What Makes a Great Sports Watch?

From Odell Beckham Jr.’s Richard Mille to Rory McIlroy’s OMEGA Seamaster

October 2, 2019 9:46 am
Odell Beckham Jr. Wears $2M Richard Mille Watch
Odell Beckham Jr. wore this RM 56-02 Tourbillon Sapphire from Richard Mille during a warmup. It costs over $2M.
ich Graessle/Icon Sportswire/Getty

No matter what sport they play, for today’s athlete, the wrist is everything. 

Whether it’s Rory McIlroy sporting an Omega on the course, Serena Williams playing in an Audemars Piguet or Phil Mickelson rocking a Rolex when he tees it up, athletes love showing off their timepieces. And maybe nobody loves to show the world what they’re telling time with quite like Odell Beckham Jr. The star receiver recently made news after he sported two different Richard Mille watches during two different games for the Cleveland Browns.

This all begs the question: what, exactly, makes for the kind of watch the world’s greatest athletes would choose to wear onto the field? 

“Originally, sport watches used to be simple but resistant, these days you can measure pretty much anything which makes a sport watch a sophisticated one, more functional and therefore our preference in choosing one changed over time,” Damian Otwinowski, Vice President of Watches of Switzerland USA, tells InsideHook.

Since the rise of the wrist watch in the early 20th century, there have been sport watches. Jaeger-LeCoultre developed the Reverso in the early 1930s to satisfy a polo-playing corps of British Army officers in India who wanted to protect their crystals and movements during rough-and-tumble matches. So, the Swiss maker created a model that flips the face over and displaying the metal caseback outward to protect it from impact. 

Today, most brands offer a sports line, using materials like steel, titanium and carbon fiber that are highly water resistant, can sustain modest impacts and endure rapid movements.

If you’re in the market for a luxury mechanical sports watch, “You want something tough and durable, so stay away from precious metals and dress watches,” says Hamilton Powell, CEO and Founder of Crown and Caliber. “Look for stainless steel or titanium cases, with a rubber or NATO straps for ease of cleaning, and a sapphire crystal because it’s more scratch-resistant.”

You also want to consider what needs you have when playing your sport. “Things to consider are exposure to magnetic fields, shock, extreme temperatures, vibrations, need for pressure-absorbing elements,” Otwinowski says. “If you are a runner or tennis player, the lighter the watch the better.”

The gridiron, however, isn’t exactly the best place to wear a watch.

“You should never wear a watch while playing a contact sport,” Powell notes. 

“My questions to you is: would you wear a watch to tell time if that’s not a priority in the sport you’re enjoying? Something to think about when playing football,” Otwinowski adds.

Obviously we aren’t all in the same position as OBJ, but Otwinowski says there’s one thing, whether we’re a weekend warrior or an all-pro, that deserves all of the attention.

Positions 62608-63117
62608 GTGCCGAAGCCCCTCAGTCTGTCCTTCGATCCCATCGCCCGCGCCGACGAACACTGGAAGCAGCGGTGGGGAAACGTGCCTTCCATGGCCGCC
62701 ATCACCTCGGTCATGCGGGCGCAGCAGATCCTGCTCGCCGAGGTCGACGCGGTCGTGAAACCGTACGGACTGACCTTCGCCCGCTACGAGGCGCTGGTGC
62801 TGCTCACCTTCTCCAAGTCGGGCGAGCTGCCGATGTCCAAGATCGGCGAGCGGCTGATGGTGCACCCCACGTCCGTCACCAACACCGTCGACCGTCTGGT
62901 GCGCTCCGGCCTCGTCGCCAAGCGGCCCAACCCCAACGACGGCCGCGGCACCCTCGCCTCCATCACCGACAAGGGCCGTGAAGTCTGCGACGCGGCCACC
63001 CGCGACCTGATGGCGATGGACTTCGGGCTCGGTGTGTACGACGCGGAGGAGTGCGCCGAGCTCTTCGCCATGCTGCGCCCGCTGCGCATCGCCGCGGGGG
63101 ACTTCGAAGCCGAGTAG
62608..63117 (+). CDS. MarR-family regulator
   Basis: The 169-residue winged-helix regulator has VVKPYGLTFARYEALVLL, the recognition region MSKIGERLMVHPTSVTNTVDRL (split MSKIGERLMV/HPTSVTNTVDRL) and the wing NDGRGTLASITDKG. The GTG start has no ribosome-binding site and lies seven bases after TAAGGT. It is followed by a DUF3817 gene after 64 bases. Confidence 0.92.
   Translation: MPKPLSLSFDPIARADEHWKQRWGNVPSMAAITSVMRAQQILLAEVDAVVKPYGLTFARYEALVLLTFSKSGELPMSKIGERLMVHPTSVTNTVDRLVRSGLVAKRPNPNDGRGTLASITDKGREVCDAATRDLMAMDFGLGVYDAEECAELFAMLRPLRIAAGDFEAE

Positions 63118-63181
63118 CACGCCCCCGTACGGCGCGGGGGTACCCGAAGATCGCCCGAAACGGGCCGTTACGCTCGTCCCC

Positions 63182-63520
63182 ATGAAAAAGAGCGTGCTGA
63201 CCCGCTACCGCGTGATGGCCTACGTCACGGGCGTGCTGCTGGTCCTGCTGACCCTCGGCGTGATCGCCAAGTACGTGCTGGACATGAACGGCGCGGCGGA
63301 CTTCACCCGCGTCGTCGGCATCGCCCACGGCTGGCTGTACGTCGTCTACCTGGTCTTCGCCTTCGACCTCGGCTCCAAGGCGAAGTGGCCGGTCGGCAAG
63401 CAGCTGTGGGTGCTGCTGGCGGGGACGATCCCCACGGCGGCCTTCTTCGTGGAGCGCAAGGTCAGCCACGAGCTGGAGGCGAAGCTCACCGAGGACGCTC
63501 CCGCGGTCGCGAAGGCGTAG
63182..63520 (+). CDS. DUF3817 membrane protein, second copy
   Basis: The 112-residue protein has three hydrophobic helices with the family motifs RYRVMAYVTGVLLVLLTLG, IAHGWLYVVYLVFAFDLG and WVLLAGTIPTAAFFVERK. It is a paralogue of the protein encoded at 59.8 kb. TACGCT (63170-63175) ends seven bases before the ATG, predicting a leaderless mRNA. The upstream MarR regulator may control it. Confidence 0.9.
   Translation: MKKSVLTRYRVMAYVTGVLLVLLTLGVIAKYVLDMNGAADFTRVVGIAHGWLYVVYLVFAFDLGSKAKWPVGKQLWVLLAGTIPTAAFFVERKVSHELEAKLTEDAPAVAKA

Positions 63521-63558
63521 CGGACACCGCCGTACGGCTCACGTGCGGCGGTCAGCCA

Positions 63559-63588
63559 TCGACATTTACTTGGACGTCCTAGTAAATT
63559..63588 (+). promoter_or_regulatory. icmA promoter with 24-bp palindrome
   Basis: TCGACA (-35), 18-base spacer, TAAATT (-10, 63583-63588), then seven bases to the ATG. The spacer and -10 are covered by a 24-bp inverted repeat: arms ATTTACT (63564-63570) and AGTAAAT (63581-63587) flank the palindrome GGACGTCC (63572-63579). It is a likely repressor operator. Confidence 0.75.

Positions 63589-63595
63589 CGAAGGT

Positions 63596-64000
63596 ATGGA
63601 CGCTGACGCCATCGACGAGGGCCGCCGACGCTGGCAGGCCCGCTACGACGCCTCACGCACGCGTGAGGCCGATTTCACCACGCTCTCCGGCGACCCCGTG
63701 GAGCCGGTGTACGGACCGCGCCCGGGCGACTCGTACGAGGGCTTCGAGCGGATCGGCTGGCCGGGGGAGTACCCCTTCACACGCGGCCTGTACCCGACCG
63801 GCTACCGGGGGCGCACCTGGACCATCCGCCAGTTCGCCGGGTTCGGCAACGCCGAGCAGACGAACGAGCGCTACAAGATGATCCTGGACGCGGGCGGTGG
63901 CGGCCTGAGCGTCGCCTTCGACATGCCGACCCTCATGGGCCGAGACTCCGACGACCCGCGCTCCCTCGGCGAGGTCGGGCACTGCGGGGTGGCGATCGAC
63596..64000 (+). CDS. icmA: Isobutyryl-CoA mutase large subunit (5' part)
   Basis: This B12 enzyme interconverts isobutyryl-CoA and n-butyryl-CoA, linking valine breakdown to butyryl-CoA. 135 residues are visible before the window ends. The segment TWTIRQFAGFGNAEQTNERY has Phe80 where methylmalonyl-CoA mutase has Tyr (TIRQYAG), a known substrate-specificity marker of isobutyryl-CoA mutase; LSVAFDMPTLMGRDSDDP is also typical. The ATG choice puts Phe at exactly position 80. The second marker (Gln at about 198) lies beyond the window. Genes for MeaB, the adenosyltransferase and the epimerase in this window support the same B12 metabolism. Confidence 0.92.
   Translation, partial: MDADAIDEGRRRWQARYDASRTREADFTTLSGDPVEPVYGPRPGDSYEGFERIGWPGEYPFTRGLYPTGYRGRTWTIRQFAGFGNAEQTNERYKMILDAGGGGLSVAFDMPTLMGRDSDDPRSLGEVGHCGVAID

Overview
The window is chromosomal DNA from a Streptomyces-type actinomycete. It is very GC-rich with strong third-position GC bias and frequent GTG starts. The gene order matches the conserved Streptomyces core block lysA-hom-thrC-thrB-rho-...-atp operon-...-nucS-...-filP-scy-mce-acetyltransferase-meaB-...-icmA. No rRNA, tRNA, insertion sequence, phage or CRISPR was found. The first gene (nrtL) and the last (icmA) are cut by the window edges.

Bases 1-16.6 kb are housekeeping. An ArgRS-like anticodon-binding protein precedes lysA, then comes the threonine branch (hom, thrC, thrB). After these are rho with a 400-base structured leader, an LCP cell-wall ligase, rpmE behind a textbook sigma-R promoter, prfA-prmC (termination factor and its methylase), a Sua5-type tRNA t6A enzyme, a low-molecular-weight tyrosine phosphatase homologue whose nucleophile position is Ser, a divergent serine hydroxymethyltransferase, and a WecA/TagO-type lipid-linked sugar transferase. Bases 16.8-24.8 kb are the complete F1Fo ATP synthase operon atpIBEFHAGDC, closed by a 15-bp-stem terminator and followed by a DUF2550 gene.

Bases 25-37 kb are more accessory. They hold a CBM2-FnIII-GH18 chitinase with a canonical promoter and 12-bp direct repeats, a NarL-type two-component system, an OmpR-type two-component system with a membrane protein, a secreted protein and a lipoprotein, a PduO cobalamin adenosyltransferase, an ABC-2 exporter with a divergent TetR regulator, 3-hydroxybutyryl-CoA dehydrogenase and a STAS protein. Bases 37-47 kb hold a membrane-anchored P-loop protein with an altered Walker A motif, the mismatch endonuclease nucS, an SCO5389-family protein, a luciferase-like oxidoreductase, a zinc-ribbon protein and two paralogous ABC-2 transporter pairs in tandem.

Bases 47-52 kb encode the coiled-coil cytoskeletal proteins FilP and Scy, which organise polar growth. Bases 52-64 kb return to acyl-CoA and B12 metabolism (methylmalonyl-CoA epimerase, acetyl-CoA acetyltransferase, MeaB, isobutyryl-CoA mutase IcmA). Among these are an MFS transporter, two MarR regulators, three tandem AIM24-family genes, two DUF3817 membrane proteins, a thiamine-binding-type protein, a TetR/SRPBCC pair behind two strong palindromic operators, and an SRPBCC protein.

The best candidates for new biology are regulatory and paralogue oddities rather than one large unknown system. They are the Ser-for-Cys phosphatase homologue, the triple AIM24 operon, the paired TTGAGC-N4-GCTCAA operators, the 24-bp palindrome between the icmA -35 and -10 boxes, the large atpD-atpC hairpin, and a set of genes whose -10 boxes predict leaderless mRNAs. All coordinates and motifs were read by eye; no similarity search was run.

“Last thing to consider is style — and that is always personal.” 

Rafael Nadal wearing his $725,000 Richard Mille watch during Wimbledon, 2019 (Photo by Karwai Tang/Getty Images)
Getty Images

Rafael Nadal’s Richard Mille RM 27-03

This manually-wound tourbillon movement with hours and minutes was built to withstand 10,000 Gs of shock. Made with a carbon TPT base, titanium bridges and a quartz TPT case, this watch can not only take a beating but is also extremely light, weighing in at a scant 31.7 grams.

Rory McIlroy’s OMEGA Seamaster Aqua Terra 150M ‘Ultra Light’

Omega developed its first titanium movement for this watch to keep the weight down to 55 grams. The company also has customized a telescopic crown that you push into the the case so it wont dig into your wrist as you move during a game or swing a golf club.

Odell Beckham Jr.’s Richard Mille RM 11-03 McLaren

Created for McLaren owners, this Richard Mille also features a light-weight carbon TPT case. The watch also boasts a countdown counter and a 12-hour chronograph features, which might be useful during a game as well as a date and an annual calendar, though we don’t know why you’d want those on a football field, where it’s usually Sunday.

A “Hublot Big Bang Unico Golf” (Photo by Leon Neal/Getty Images)
Getty Images

Hublot Big Bang Unico Golf

Not only is this Hublot Big Bang made from lightweight carbon fiber and texalium, but pushers allow you to track your golf game from hole to hole. It also has a 72 hour power reserve for particularly long rounds and it’s water resistant to 100m, in case you need to hop in the pool for a cool down after a hot round

Audemars Piguet Royal Oak Offshore Diver

You could play tennis in this Audemars Piguet Royal Oak Piguet Royal Oak like Serena does, but it also makes a sharp watch for swimming. It’s easy to read, features an internal unidirectional bezel and is water resistant to 300m. While it’s a little heavier than some other options, at 166 grams, you won’t feel that weight in the pool or the sea.

Rolex Submariner

Perhaps the gold standard for a sport watch, the Rolex Submariner is, like all watches from the brand, impact-tested to 5,000 Gs, so it can dish what you or your opponent serves up. It’s oyster steel case and sapphire crystal are tough to scratch and on a rubber strap it’s ready for game time.

Omega Seamaster 300M

Another classic dive watch that transitions across sports, the Omega Seamaster 300m is resistant to magnetic fields reaching 15,000 gauss, which is strong enough to stave off any field you might encounter. Of course, as the name implies it’s water resistant to 300m and the hands are rhodium-plated and are filled with white Super-LumiNova so you can read the time even during a nocturnal race.

The InsideHook Newsletter.

News, advice and insights for the most interesting person in the room.